Religion can be a significant, comforting part of many peoples’ lives and has been linked to positive mental health outcomes. A study published in the Journal for the Scientific Study of Religion suggests a more complicated relationship between religion and psychological wellbeing by focusing specifically on attachment to God.
Some heavily researched aspects of religion, such as salience and service attendance, have been shown to be associated with increased life satisfaction and decreased depression. Despite this positive relationship, religion has so many different aspects that it is difficult to ascertain if this relationship would be shown in conjunction with other parts. This study focuses on attachment to God and employs attachment theory to understand the relationship between this attachment and mental health.
Researchers W. Matthew Henderson and Blake Victor Kent used data from the 2010 Baylor Religion Survey, which included relevant information from 1,624 adult participants. This study utilized distress measures for dependent variables, including general distress, generalized anxiety, social anxiety, paranoia, obsession, and compulsion. Attachment to God, the independent variable, was measured using a nine-item scale that included questions such as “I feel that God is generally responsive to me.”
The authors of this study hypothesized that uncertainty in attachment to God would be related to higher levels of emotional distress and the results supported this. This study showed that participants who felt anxiously attached to God experiences higher levels of all of the distress measures utilized. The curvilinear relationship suggests that people who are securely and avoidantly attached to God experience less distress. Avoidant attachment had been shown as detrimental in previous research, but this study suggests that since much of the population aren’t socialized to believe in God or religion, it can be an appropriate and not distressing type of attachment for many.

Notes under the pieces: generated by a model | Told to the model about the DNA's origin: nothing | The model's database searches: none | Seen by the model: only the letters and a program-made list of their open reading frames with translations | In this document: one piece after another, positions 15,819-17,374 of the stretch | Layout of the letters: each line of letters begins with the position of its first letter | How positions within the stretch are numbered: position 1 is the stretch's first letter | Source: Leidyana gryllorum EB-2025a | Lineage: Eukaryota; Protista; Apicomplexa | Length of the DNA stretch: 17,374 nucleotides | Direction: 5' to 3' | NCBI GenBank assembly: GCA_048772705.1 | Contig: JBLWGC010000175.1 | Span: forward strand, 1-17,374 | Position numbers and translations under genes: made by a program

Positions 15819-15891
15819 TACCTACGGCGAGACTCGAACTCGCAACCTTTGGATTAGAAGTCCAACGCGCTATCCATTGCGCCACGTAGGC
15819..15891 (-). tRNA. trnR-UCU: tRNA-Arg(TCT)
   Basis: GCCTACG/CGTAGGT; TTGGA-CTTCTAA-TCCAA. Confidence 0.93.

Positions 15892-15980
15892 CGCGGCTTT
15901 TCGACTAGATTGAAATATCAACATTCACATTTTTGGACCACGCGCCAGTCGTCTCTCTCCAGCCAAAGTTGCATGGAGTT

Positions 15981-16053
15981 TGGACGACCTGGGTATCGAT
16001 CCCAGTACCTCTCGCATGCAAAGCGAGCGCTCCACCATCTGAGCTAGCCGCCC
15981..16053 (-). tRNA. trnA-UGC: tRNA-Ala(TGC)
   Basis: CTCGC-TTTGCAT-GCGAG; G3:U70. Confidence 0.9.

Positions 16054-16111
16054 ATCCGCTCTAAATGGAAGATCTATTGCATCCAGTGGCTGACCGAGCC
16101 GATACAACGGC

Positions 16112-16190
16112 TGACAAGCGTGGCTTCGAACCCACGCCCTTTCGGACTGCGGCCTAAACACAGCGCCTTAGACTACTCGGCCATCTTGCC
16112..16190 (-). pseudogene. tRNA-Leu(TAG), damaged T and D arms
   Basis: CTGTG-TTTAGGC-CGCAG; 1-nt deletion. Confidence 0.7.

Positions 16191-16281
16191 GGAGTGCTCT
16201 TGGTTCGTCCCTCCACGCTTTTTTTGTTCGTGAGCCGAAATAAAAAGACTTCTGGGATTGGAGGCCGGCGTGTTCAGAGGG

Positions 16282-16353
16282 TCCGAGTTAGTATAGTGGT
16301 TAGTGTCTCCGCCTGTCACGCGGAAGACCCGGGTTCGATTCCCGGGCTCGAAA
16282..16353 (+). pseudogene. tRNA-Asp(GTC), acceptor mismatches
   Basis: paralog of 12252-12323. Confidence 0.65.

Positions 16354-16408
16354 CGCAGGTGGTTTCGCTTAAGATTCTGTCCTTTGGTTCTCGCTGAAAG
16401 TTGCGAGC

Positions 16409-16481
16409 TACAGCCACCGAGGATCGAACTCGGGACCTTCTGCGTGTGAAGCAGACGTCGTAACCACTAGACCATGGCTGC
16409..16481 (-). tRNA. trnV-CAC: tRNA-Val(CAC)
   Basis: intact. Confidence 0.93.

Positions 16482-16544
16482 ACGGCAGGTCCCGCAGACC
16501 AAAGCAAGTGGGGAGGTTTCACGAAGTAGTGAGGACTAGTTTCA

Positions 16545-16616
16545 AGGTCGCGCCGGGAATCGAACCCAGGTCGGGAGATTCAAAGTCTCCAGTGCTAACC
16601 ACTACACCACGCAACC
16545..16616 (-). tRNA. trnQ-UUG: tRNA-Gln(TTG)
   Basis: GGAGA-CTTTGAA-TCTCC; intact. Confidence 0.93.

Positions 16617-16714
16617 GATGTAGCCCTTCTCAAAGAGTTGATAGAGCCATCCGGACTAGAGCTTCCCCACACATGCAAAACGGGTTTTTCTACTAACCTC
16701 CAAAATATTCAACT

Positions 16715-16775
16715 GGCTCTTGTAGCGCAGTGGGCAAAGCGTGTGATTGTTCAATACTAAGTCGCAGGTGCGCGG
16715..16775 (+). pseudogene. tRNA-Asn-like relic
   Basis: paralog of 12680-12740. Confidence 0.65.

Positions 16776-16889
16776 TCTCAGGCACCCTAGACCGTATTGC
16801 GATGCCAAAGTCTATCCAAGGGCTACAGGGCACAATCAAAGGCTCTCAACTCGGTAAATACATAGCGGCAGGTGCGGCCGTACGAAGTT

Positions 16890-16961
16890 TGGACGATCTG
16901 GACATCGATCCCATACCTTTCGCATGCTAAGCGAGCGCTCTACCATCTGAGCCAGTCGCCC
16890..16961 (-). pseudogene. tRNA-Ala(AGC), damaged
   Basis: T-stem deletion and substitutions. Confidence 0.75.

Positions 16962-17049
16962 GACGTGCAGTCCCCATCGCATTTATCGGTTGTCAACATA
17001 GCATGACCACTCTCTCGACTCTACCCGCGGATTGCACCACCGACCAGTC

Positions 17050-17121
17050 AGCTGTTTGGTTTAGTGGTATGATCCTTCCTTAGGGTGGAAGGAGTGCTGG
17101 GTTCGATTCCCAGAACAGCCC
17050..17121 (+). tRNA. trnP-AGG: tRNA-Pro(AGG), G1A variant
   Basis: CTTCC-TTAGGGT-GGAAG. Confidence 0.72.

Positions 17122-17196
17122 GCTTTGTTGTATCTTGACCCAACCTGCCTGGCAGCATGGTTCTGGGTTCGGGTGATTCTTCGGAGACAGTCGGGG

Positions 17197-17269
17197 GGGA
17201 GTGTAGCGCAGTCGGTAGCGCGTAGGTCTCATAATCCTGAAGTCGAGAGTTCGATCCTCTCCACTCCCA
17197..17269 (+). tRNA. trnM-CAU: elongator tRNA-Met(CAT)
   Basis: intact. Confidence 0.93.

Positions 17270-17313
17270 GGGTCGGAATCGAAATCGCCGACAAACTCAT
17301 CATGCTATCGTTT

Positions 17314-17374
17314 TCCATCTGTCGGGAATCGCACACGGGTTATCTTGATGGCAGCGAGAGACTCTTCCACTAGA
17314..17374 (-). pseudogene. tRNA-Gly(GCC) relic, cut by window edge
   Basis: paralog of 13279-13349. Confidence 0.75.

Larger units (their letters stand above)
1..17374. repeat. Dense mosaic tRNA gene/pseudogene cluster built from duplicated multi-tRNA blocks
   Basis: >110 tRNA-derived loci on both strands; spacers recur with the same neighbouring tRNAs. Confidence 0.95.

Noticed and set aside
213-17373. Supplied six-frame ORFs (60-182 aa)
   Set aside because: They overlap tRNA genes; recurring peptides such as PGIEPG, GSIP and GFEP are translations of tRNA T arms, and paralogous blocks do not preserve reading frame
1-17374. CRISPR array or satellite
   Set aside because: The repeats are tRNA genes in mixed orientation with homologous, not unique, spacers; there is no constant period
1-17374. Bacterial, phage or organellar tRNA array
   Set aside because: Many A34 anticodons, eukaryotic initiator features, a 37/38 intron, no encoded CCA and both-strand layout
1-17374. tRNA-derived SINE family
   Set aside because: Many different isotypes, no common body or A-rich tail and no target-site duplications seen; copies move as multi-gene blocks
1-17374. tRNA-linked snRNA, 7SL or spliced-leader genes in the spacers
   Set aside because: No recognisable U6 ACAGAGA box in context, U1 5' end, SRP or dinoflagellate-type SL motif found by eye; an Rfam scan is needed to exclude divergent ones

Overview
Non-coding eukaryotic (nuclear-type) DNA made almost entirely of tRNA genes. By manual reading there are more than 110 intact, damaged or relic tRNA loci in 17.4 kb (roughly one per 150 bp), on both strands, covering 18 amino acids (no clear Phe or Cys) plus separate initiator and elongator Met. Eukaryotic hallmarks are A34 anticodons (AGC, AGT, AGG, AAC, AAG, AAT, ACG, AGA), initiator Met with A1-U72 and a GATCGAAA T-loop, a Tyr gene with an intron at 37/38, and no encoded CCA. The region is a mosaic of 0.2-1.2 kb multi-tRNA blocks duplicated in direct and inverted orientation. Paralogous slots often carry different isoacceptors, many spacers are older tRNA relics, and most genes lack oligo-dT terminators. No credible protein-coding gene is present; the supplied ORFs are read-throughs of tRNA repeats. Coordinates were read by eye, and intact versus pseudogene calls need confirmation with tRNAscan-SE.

“Essentially what we found is that those who are less avoidant and those who are more avoidant in their relationship with God both have lower levels of psychological distress,” Henderson explained in a news release.
“That challenges the existing research. These data suggest it’s only those in the middle, those who experience uncertainty in the relationship with God, and not the avoidant, that have worse mental health.”
This study took significant steps into further understanding the link between religion and well-being. Despite this, it has a few significant limitations. One such limitation is that the authors used data from over a decade ago, and it is distinctly possible that results would be different now, as society is everchanging. The sample gathered using the BRS is 86% Christian, which also makes it difficult to know if these results would generalize to other religions.
The study, “Attachment to God and Psychological Distress: Evidence of a Curvilinear Relationship“, was published December 9, 2021.